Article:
Thoughts for the Morning After, Part II
By ANN Senior Contributing Editor Kevin "Hognose" O'Brien
In Part I of this series, I
talked about some of the gotchas and Catch-22's in the new Sport
Pilot final rule. In this installment of the series, I'll talk
about the Sport Pilot license and the Light Sport Aircraft category
that it creates.
The Sport Pilot licence will allow the pilot to fly day VFR,
subject to similar restrictions as a private or recreational pilot,
in these machines, subject to suitable training. Pilots must have
an FAA medical certificate, or a current driver's licence (more on
medical requirements below):
- Airplane (single-engine only)
- Lighter-than-air (airship or balloon)
- Rotorcraft (gyroplane -- no helicopters which are thought to be
- Powered Parachute
- Weight-Shift (Trikes)
As long as the machine meets the general requirements of a light
sport aircraft (see next subhead). Note the lighter-than-air is an
- Be a minimum of 16 years of age to become a student sport pilot
(14 for glider)
- Be 17 years of age before testing for a sport pilot certificate
(16 for gliders).
- Be able to read, write, and understand the English
- Hold either a current and valid U.S. driver's license or an FAA
airman's medical certificate
Training depends on the kind of machine; minimum is 20 hours
(vast overkill on a PPC, possibly not enough on some other a/c).
Your ultralight time counts towareds the Spport certificate. You
must pass a written (well, a computer knowledge test, but even the
FAA still calls it a 'written') and practical test for each kind of
machine. That is, an SP licence for fixed-wing cuts no ice for
The Machines are Tweaked a Bit
The original proposal
- Maximum of two occupants.
- Maximum take-off weight of 1,232 pounds (560 kg.) or less.
- Maximum 39-knot stall speed in the landing configuration. (44
knots without the use of lift-enhancing devices.)
- 115-knot maximum operating speed.
- Single engine
- Fixed landing gear, or repositionable gear for a seaplane.
The final rule (courtesy Aero-News); changes in Bold Red and commentary in Blue:
- Maximum of two occupants
- Maximum take-off weight of 1,320 lb.
(600 kg) or less. (+88
lb/40kg) (1,430 lb. floatplanes)
- Maximum stall speed of 45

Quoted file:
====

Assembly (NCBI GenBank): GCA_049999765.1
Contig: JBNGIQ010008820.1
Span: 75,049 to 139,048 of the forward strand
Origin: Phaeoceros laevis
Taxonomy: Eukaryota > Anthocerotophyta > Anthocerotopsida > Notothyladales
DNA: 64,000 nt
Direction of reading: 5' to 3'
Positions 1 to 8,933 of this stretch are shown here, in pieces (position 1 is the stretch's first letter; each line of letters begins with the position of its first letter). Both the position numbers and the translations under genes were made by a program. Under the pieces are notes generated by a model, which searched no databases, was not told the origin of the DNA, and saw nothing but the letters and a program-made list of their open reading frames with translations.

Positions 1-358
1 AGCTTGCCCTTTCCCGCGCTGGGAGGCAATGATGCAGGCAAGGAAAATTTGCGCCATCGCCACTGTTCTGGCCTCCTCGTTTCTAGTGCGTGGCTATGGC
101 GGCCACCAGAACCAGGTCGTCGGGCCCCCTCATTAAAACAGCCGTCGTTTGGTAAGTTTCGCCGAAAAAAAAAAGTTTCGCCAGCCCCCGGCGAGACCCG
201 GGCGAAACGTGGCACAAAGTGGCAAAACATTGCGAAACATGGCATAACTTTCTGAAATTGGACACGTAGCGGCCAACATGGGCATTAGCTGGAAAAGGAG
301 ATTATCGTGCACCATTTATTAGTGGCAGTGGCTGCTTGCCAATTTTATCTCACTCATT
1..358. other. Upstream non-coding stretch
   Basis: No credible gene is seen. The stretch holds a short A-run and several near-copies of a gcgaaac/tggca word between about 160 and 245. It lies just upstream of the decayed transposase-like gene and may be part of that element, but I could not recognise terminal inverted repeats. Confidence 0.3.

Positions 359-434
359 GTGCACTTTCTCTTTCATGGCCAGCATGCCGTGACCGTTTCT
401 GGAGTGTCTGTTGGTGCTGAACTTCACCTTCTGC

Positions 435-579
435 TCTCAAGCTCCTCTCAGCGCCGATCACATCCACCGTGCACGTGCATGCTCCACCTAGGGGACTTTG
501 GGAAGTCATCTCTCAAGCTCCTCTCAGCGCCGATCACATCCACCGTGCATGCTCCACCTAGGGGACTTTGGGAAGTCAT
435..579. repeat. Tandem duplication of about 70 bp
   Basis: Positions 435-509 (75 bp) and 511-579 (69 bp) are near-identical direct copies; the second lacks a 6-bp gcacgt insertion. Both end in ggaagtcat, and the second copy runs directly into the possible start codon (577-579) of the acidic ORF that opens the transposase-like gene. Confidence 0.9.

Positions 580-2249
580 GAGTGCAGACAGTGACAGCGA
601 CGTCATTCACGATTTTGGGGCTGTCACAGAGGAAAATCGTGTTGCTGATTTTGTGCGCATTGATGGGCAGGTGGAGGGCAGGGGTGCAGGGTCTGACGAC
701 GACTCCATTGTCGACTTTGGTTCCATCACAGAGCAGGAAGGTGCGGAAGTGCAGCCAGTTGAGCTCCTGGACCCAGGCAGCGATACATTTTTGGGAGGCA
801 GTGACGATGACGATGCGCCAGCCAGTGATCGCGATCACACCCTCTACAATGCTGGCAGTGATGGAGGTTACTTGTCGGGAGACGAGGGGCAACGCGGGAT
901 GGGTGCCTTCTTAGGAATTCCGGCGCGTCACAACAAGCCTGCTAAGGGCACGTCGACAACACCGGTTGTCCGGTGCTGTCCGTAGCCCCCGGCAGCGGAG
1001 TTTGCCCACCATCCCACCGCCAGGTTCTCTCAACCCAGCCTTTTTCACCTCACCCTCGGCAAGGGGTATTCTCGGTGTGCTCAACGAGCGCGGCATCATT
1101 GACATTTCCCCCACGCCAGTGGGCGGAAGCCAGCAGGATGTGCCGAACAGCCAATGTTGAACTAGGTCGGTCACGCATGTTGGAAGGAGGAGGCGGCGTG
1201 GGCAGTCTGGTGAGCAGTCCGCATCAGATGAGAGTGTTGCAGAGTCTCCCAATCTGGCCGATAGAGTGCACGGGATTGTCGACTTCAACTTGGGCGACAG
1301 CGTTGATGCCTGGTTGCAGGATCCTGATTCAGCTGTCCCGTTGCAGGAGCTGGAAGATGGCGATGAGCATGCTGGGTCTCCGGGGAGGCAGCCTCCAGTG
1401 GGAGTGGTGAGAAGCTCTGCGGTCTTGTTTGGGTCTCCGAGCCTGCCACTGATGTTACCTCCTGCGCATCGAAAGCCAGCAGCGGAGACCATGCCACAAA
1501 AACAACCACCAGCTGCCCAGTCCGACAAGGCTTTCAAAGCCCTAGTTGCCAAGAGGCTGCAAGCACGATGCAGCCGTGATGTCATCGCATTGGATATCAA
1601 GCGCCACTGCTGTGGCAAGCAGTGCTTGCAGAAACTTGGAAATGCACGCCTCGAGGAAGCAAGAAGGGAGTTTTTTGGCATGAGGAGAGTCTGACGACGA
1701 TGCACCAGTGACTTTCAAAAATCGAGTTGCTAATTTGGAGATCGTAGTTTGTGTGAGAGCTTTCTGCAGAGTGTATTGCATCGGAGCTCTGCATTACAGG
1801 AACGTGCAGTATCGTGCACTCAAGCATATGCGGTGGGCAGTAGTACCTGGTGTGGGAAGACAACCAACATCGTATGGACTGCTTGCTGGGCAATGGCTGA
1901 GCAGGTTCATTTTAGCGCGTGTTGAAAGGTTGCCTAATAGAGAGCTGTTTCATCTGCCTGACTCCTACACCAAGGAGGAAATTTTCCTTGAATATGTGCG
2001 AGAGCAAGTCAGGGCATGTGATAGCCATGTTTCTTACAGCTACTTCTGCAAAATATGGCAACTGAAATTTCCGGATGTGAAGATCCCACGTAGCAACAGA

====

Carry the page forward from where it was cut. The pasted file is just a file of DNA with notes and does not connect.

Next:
knots without the use of lift-enhancing devices.
(+1 kt, reference to landing configuration
- 120-knot maximum
operating speed. (+5 kt. That's 138 mph, by the
- Single engine -- piston engines
only. (Piston reference
- Fixed landing gear except seaplanes which may have
"repositionable" landing gear.
- Fixed pitch
So they did listen and make some welcome changes. The MTOW
increase is the most significant of these but there are a few
designs that will welcome the extra 5 kts.
Machines that meet these general requirements include the two
new categories (light-sport experimental and special light sport
aircraft) and some certified and vintage machines. The FAA
envisions "fat ultralights" and two-seat ultralights being
legalised under this rule. However, while certified and LSA
aircraft can be rented or used for training for hire, experimentals
and Light Sport Experimentals cannot.
Some Cool Stuff
Like a Recreational
Pilot, a Sport Pilot can fly in controlled airspace with a proper
logbook endorsement (no Class A, but that is IFR airspace anyway).
The time you logged in ultralights chops over to your Sport Pilot
logbook, and time you log as a Sport Pilot appliies to higher
ratings. Yes, the time you rack up in a Pterodactyl can count to
help you get into a 777.
Repairman Light-Sport Aircraft requires some kind of skill test,
- Inspection rating-complete a 16 hour course on the inspection
requirements of the particular make and model of light-sport
- Maintenance rating-complete an course (80 to 120 hours
depending on category of aircraft) on the maintenance requirements
of the particular category of light-sport aircraft.
To do any work on the machine, except routine PM, you need the
Tomorrow, I'll talk about the problems gyro owners will face,
and the medical surprises in the final rule.